On February 13, 2015, Lewis was sentenced on the PFBPP-NCD conviction to twenty-five years at Level V, suspended after seven years for decreasing levels of supervision. Defendant Lewis was also sentenced contemporaneously for a violation of probation stemming from a drug dealing conviction for which he received eight years at Level V.[8]

         Defendant Lewis filed a direct appeal to the Delaware Supreme Court. On August 4, 2016, the Delaware Supreme Court affirmed the judgment of the Superior Court.[9]

         FACTS

         The facts of the incident at issue were set forth by the Delaware Supreme Court in its decision on Lewis' direct appeal.[10]

         As stated by the Delaware Supreme Court, on April 27, 2013, Lewis drove to the 600 block of Jefferson Street in Wilmington in search of people who attacked his friend the day before.[11] When he arrived, Lewis found several adults and children hanging around the street. Words were exchanged, and shots were fired. During the exchange of gunfire, one of the people on the street, Toney Morgan, was shot dead. Witnesses claimed they saw Lewis shoot Morgan. Lewis was also shot in the face, though it was never established who shot him.[12]

         RULE 61 MOTION AND COUNSEL'S MOTION TO WITHDRAW

         Lewis filed a timely pro se motion for postconviction relief and request for the appointment of counsel on July 26, 2017. Rule 61 counsel was appointed and given leave to amend Lewis' pro se motion. On October 11, 2017, Lewis filed a. pro se motion for amendment of Rule 61.

         On July 9, 2018, assigned counsel filed a Motion to Withdraw as Postconviction Counsel pursuant to Superior Court Criminal Rule 61(e)(6). Superior Court Criminal Rule 61(e)(6) provides that:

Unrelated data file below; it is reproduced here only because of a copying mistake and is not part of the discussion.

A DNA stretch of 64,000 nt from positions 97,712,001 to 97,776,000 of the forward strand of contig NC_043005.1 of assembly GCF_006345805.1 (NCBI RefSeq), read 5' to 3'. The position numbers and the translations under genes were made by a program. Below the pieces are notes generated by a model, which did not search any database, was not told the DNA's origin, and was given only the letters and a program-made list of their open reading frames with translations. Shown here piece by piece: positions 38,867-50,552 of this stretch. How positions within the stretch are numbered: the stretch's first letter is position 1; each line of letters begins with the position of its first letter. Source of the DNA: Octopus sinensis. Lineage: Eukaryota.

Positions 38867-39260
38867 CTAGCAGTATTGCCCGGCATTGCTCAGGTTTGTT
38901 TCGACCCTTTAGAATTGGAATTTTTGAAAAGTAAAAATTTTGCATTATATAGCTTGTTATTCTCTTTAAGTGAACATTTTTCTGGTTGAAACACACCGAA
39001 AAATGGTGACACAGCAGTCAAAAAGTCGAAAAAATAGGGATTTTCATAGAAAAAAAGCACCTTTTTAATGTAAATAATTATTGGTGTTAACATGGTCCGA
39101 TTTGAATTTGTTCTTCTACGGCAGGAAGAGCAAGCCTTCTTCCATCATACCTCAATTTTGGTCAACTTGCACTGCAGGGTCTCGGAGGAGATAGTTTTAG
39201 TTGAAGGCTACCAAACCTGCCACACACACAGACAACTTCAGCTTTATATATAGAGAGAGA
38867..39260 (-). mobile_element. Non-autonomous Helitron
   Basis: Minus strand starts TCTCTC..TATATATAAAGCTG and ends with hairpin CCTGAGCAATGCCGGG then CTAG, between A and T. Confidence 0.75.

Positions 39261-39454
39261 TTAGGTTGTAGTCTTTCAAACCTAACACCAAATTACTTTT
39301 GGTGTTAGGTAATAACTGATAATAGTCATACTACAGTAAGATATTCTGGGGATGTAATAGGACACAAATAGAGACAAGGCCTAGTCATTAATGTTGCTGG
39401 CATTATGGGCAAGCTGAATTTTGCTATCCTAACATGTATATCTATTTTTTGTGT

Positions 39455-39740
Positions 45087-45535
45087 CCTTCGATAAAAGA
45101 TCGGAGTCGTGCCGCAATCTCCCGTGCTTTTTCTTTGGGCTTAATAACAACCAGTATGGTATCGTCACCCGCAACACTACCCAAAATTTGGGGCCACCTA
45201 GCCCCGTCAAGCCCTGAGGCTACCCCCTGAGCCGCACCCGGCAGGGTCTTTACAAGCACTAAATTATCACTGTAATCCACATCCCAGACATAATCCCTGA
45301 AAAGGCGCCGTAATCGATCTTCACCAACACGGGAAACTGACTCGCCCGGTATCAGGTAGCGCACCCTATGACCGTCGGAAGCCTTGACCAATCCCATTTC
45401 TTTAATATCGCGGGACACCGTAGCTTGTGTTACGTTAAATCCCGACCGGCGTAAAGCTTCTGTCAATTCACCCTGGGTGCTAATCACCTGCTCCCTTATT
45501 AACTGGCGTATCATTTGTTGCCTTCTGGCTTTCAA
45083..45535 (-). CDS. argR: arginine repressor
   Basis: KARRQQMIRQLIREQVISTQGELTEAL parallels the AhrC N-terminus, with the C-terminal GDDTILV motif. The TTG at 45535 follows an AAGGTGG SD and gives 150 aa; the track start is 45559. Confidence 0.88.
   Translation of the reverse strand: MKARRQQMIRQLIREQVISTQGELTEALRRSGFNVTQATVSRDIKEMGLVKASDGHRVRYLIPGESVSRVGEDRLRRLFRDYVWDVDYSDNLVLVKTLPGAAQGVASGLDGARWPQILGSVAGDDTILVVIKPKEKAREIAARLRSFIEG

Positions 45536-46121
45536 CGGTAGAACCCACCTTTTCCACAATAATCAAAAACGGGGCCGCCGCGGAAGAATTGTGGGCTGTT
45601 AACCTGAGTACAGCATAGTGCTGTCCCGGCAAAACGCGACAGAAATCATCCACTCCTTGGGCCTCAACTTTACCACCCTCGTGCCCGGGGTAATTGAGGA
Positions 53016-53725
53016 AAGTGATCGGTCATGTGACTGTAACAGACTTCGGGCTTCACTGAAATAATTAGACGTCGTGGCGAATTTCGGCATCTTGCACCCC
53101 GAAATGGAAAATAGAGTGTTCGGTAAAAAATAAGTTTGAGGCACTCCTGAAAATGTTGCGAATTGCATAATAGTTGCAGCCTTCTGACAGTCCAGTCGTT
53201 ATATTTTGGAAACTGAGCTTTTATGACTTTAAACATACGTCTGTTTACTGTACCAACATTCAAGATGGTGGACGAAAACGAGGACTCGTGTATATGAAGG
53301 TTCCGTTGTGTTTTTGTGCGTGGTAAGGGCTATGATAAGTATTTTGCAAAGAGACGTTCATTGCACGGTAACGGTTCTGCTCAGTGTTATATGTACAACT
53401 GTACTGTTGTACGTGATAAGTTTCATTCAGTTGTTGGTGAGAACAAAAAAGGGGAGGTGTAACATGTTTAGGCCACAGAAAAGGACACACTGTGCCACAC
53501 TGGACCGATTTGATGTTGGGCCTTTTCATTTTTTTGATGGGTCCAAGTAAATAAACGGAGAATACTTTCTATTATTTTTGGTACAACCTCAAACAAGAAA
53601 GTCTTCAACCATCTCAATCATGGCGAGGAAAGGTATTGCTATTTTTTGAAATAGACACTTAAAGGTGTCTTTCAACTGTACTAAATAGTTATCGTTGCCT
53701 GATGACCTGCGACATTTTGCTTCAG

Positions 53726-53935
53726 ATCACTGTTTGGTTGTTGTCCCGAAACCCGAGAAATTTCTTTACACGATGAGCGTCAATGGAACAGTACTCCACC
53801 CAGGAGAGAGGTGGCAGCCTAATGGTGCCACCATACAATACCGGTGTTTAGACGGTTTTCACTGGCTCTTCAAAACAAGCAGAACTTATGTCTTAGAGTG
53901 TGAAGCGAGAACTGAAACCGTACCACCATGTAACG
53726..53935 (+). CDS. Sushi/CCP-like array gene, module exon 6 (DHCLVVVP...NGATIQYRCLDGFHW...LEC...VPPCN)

If counsel considers the movant's claim to be so lacking in merit that counsel cannot ethically advocate it, and counsel is not aware of any other substantial ground for relief available to the movant, counsel may move to withdraw. The motion shall explain the factual and legal basis for counsel's opinion and shall give notice that the movant may file a response to the motion within 30 days of service of the motion upon the movant.

         In the motion to withdraw, Lewis' Rule 61 counsel represented that, after undertaking a thorough analysis of the Defendant's claims, counsel has determined that the claims are so lacking in merit that counsel cannot ethically advocate any of them.[13] Counsel further represented that, following a thorough review of the record, counsel was not aware of any other substantial claim for relief available to Lewis.[14] Lewis' Rule 61 counsel represented to the court that there are no potential meritorious grounds on which to base a Rule 61 motion and has therefore sought to withdraw as counsel.[15]

         On July 9, 2018, Lewis' Rule 61 counsel advised Lewis of his motion to withdraw and advised Lewis that he had the right to file a response thereto within 30 days, if Lewis desired to do so.[16] Despite the fact that over 90 days has elapsed, Lewis has not responded to counsel's pending Motion to Withdraw.

         In order to evaluate Lewis' Rule 61 motion and to determine whether his Rule 61 counsel's motion to withdraw should be granted, the court should be satisfied that Rule 61 counsel made a conscientious examination of the record and the law for claims that" could arguable support Lewis' Rule 61 motion. In addition, the court should conduct its own review of the record in order to determine whether Lewis' Rule 61 motion is so totally devoid of any, at least, arguable postconviction claims.[17]

         DEFENDANT'S RULE 61 MOTION IS WITHOUT MERIT

         Lewis raised a number of claims in his pro se motion for postconviction relief, which he filed on July 26, 2017, and amended on October 11, 2017.

         Before addressing each of Lewis' claims in turn, it is important to note that some of the claims raised herein are procedurally barred either because the claim had been previously adjudicated on direct appeal or because Lewis failed to raise the claim on direct appeal as required.